By: D. Michael Trainotti
C Corporation vs S Corporation Election Considerations
Starting in January 2013 because of the American Taxpayer Relief Act of 2012, owners of small businesses face a question regarding using a corporation as a business entity: Should the business elect to be an S corporation, or remain as a C corporation for tax purposes? Today there are higher tax rates than in 2012 and before. This article will focus only on the higher tax rates as part of the various factors to decide whether or not to make an S corporation election. John N. Evans and Maria L. Castilla recently wrote an article on this subject and portions are included below.
The American Taxpayer Relief Act of 2012 increased the highest federal tax rate for individuals to 39.6% and provides for an additional 3.8% tax on net investment income. Prior to this legislation, the highest tax rate for both individuals and corporations was 35%. The highest corporate tax rate, however, remains 35%.
C vs S Corporation Overview. Despite a number of statutory constraints, conventional wisdom has generally favored an S corporation classification. An S corporation is a pass-through entity whose shareholders are subject to personal income tax based on the income of the corporation. A C corporation, by contrast, is taxed as a separate entity at corporate rates, and its distributions to shareholders are subject to the personal income tax. A small business corporation electing under Subchapter S may have no more than 100 shareholders, and may not have more than one class of stock. There are no similar constraints on C corporations. Nevertheless, an S corporation classification provides business owners a superior degree of flexibility and is therefore generally preferred. Specifically, by having its income flow directly to its shareholders, an S corporation is not subject to the double taxation that a C corporation may be unable to avoid.
Tax rates are not the whole story. Given that the highest federal individual tax rate is now higher than the corporate rate, it may seem like operating a business through a C corporation rather than a flow-through entity would present a preferable alternative for owners of small, growing businesses. They may reevaluate their decision to elect a classification under Subchapter S and consider such restructuring to take advantage of the lower corporate rate available to C corporations, with the intent to reduce the overall tax obligation that would otherwise burden its shareholders. Such a simplistic analysis, however, is imprudent. A number of tax considerations may still favor an S election, even in light of the generally increased personal income tax rate.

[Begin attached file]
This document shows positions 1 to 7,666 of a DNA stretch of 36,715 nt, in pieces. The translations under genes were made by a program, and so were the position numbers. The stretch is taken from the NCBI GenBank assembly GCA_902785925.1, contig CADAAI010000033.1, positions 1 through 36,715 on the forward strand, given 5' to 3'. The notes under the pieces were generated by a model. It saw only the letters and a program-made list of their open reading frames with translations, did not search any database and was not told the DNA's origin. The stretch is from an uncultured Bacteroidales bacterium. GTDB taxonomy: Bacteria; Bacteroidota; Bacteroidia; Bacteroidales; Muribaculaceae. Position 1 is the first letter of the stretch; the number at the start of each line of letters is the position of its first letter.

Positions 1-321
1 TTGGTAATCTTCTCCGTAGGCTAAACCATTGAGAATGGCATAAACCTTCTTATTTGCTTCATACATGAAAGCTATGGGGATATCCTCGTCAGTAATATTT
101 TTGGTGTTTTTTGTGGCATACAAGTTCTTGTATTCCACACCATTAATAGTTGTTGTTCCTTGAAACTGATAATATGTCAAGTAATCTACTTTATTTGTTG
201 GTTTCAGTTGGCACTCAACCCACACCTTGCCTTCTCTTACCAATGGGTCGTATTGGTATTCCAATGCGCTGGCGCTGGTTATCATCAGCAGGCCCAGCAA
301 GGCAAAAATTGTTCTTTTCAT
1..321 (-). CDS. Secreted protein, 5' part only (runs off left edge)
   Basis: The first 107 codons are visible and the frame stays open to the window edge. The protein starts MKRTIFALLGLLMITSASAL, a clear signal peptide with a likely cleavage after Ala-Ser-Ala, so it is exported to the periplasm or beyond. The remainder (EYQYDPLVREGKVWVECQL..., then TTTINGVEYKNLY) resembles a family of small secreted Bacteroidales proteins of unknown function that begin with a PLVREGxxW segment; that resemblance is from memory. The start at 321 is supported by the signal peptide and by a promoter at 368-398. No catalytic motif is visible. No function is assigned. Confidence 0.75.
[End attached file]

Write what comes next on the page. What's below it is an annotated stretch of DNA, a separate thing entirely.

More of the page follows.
Medicare tax exclusion for material participation. The Medicare tax on net investment income applies to trade or business income resulting from a passive activity or the trading in financial instruments or commodities. As a result, the income received by a taxpayer from a trade or business in which that taxpayer materially participates is not subject to the additional 3.8% tax. This exclusion is not available to shareholders of a C corporation unless they are closely held. The exclusion is, however, available to shareholders of S corporations that materially participate in the trade or business of the entity. As a result, S corporation shareholders that are involved in the operations of the entity’s trade or business activity on a regular, continuous, and substantial basis are not subject to the additional 3.8% tax on net investment income received as a shareholder of that entity.
Double taxation disadvantage. Other than the carve out from the additional 3.8% tax for material participation by shareholders in S corporations, a major reason to consider electing S corporation status is to avoid double taxation imposed on income earned by a C corporation and distributed to shareholders. In addition, the risk of double taxation of corporate income arises in any scenario involving the sale of a business.
Conclusion. Choice-of-entity decisions are complex, and factors beyond the applicable personal or corporate income tax rates should be evaluated before determining whether to be a C corporation or elect to be an S corporation. Organizing as a C corporation is not always an advantage. Paying the higher rate on income flowing from an S corporation can still provide a more beneficial long-term tax situation.
D. Michael Trainotti has a general tax practice in Long Beach which emphasizes real estate, closely held businesses and estate planning matters. He has a master’s degree in taxation and is a member of the tax sections of the State Bar of California dealing with real estate, pass-through entities and estate planning. He is also a member of the same tax sections of the Los Angeles County Bar Association and the American Bar Association. Mr. Trainotti would be pleased to hear from you regarding future topics of interest or comments on this article. Please contact him directly at his office at (562) 590-8621 or by e-mail at firstname.lastname@example.org. You can also visit his website at http://www.trainottilaw.com